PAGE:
But there remaineth a division of natural philosophy according to the report of the inquiry, and nothing concerning the matter or subject: and that is positive and considerative; when the inquiry reporteth either an assertion or a doubt. | These doubts or "non liquets" are of two sorts, Copernicus who supposed the earth to move, (nd particular and total. For the first, we see a good the calculations are indifferently agreeable to both,) example thereof in Aristotle's Problems, which so the ordinary face and view of experience is deserved to have had a better continuance ; but so, many times satisfied by several theories and phinevertheless, as there is one point whereof warn-losophies; whereas to find the real truth requireth ing is to be given and taken. The registering of another manner of severity and attention. For as doubts hath two excellent uses: the one, that Aristotle saith, that children at the first will call it saveth philosophy from errors and falsehoods; every woman mother, but afterwards they come when that which is not fully appearing is not col- to distinguish according to truth; so experience, lected into assertion, whereby error might draw if it be in childhood, will call every philosophy error, but is reserved in doubt: the other, that mother, but when it cometh to ripeness, it will the entry of doubts is as so many suckers or discern the true mother. So as in the mean time sponges to draw use of knowledge; insomuch as it is good to see the several glosses and opinions that which, if doubts had not preceded, a man upon nature, whereof, it may be, every one in should never have advised, but passed it over some one point hath seen clearer than his fellows, without note, is, by the suggestion and solicitation therefore, I wish some collection to be made, of doubts, made to be attended and applied. But painfully and understandingly, "de antiquis phiboth these commodities do scarcely countervail an |losophiis," out of all the possible light which reinconvenience which will intrude itself, if it be maineth to us of them; which kind of work I find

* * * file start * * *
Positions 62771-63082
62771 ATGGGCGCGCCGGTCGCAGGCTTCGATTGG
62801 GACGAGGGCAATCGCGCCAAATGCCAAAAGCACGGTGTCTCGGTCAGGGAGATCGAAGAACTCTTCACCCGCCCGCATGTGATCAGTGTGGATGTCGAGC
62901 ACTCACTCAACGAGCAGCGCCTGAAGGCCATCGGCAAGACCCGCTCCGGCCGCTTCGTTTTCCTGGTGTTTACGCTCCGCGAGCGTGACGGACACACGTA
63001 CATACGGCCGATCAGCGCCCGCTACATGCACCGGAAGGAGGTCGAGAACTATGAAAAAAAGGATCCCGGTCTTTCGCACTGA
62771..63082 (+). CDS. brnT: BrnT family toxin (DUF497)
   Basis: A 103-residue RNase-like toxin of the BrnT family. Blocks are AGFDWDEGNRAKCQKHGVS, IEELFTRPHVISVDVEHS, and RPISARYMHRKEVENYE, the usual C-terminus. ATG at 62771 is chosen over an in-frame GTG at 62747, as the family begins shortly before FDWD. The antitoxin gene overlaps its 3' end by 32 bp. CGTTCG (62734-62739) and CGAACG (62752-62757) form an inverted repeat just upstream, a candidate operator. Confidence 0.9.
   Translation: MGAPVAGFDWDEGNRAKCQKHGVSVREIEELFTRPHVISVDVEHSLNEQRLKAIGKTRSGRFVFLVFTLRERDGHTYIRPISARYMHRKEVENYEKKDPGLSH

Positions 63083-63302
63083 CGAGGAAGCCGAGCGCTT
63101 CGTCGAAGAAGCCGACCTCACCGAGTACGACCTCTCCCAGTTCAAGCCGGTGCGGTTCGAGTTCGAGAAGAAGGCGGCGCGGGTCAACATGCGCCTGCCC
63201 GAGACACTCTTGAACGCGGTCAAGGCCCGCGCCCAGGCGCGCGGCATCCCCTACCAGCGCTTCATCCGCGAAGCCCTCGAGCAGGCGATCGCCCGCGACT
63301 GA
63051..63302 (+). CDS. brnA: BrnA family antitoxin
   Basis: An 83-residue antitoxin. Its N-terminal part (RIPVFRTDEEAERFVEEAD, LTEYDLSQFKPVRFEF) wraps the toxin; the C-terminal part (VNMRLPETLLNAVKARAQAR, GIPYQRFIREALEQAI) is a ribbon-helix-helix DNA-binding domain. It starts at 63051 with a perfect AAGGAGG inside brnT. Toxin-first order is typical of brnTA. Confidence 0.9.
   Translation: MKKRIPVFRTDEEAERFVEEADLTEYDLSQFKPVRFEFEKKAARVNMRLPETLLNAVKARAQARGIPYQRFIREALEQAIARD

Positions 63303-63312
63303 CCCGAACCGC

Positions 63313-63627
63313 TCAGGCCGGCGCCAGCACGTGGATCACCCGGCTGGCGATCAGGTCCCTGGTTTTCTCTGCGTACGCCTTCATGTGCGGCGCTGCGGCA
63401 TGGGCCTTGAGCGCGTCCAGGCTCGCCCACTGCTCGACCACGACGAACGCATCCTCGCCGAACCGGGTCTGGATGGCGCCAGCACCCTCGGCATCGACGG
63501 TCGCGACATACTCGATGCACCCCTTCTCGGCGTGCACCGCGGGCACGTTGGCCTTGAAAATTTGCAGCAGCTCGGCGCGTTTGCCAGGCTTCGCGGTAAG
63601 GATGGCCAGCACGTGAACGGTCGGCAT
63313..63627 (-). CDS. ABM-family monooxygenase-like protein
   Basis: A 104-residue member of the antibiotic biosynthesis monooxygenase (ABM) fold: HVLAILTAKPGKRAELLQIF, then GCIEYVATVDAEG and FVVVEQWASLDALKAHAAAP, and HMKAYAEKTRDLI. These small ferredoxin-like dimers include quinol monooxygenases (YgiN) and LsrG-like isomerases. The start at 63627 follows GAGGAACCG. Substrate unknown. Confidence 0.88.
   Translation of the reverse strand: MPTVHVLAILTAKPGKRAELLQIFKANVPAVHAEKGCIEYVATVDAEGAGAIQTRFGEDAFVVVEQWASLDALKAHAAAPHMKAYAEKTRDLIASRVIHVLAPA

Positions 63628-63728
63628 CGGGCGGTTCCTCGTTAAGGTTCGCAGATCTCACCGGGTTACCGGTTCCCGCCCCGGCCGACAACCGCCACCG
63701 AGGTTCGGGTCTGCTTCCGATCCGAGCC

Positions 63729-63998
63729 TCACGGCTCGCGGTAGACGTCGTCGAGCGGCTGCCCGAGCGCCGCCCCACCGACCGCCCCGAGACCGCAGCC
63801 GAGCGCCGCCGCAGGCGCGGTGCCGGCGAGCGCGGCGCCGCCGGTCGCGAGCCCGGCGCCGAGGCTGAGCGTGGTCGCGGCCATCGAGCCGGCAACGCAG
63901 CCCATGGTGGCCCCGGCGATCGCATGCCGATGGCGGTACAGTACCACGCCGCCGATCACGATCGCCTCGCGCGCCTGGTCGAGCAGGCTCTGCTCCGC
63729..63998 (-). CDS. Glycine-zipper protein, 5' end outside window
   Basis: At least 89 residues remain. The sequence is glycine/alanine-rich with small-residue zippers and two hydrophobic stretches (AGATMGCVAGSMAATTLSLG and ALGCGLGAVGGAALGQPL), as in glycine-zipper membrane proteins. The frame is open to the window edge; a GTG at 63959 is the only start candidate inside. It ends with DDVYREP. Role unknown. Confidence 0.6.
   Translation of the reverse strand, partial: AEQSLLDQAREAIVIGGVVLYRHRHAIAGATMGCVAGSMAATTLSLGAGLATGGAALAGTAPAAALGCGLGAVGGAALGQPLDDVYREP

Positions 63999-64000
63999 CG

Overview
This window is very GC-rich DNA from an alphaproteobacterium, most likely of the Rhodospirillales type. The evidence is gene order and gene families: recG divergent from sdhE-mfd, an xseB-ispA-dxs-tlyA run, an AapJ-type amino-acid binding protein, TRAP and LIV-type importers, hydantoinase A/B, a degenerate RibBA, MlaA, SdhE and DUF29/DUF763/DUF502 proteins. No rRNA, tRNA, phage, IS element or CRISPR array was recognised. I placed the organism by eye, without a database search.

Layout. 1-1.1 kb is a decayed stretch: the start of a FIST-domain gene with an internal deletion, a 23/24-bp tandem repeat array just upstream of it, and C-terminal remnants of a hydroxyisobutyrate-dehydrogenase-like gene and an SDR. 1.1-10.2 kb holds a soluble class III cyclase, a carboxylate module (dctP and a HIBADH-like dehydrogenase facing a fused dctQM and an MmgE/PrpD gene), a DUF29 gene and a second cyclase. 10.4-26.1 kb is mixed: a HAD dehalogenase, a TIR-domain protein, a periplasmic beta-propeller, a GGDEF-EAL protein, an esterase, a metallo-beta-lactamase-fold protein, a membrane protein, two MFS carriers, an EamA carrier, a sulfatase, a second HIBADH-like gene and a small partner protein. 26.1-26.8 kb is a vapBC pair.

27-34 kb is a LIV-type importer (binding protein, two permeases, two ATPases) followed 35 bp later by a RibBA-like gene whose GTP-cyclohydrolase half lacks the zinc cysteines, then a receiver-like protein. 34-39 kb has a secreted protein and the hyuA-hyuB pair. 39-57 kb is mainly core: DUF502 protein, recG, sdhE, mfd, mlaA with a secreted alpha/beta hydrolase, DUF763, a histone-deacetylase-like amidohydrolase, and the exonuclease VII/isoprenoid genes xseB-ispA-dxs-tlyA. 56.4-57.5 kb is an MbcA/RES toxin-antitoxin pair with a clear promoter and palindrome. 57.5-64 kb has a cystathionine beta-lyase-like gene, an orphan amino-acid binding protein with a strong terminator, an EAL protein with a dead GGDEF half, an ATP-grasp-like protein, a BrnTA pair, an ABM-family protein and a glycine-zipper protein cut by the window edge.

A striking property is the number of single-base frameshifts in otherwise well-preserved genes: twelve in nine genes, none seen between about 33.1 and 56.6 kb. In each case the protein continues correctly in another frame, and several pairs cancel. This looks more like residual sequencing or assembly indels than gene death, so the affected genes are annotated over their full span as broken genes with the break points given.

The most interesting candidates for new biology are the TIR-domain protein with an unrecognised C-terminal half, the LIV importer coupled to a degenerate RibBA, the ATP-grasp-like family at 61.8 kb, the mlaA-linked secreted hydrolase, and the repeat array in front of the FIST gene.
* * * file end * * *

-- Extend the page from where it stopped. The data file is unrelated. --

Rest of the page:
"Non canimus surdis, respondent omnia sylvæ:" The voice of nature will consent, whether the voice of man do or not. And as Alexander Borgia was wont to say of the expedition of the French for Naples, that they came with chalk in their hands to mark up their lodgings, and not with weapons to fight; so I like better that entry of truth which cometh peaceably, with chalk to mark up those minds which are capable to lodge and harbour it, than that which cometh with pugnacity and contention.

deficient. But here I must give warning, that it | science of medicine, if it be destituted and for. be done distinctly and severally; the philosophies saken by natural philosophy, it is not much betof every one throughout by themselves, and not ter than an empirical practice. With this reserby titles packed and fagoted up together, as hath vation, therefore, we proceed to Human Philosobeen done by Plutarch. For it is the harmony of phy, or Humanity, which hath two parts: the a philosophy in itself which giveth it light and one considereth man segregate, or distributively; credence; whereas if it be singled and broken, it the other congregate, or in society. So is human will seem more foreign and dissonant. For as philosophy either simple and particular, or conjuwhen I read in Tacitus the actions of Nero, or gate and civil. Humanity particular consisteth Claudius, with circumstances of times, induce- of the same parts whereof man consisteth; that ments, and occasions, I find them not so strange; is, of knowledges which respect the body, and of but when I read them in Suetonius Tranquillus, knowledges that respect the mind; but before we gathered into titles and bundles, and not in order distribute so far, it is good to constitute. For I of time, they seem more monstrous and incredible: do take the consideration in general, and at large, so is it of any philosophy reported entire, and dis- of human nature to be fit to be emancipate and membered by articles. Neither do I exclude made a knowledge by itself: not so much in reopinions of latter times to be likewise represented gard of those delightful and elegant discourses in this calendar of sects of philosophy, as that of which have been made of the dignity of man, of Theophrastus Paracelsus, eloquently reduced into his miseries, of his state and life, and the like ada harmony by the pen of Severinus the Dane; juncts of his common and undivided nature; but and that of Tilesius, and his scholar Donius, chiefly in regard of the knowledge concerning the being as a pastoral philosophy, full of sense, but sympathies and concordances between the mind of no great depth; and that of Fracastorius, who, and body, which being mixed cannot be properly though he pretended not to make any new phi- assigned to the sciences of either. losophy, yet did use the absoluteness of his own sense upon the old; and that of Gilbertus our countryman, who revived, with some alterations and demonstrations, the opinions of Xenophanes; and any other worthy to be admitted.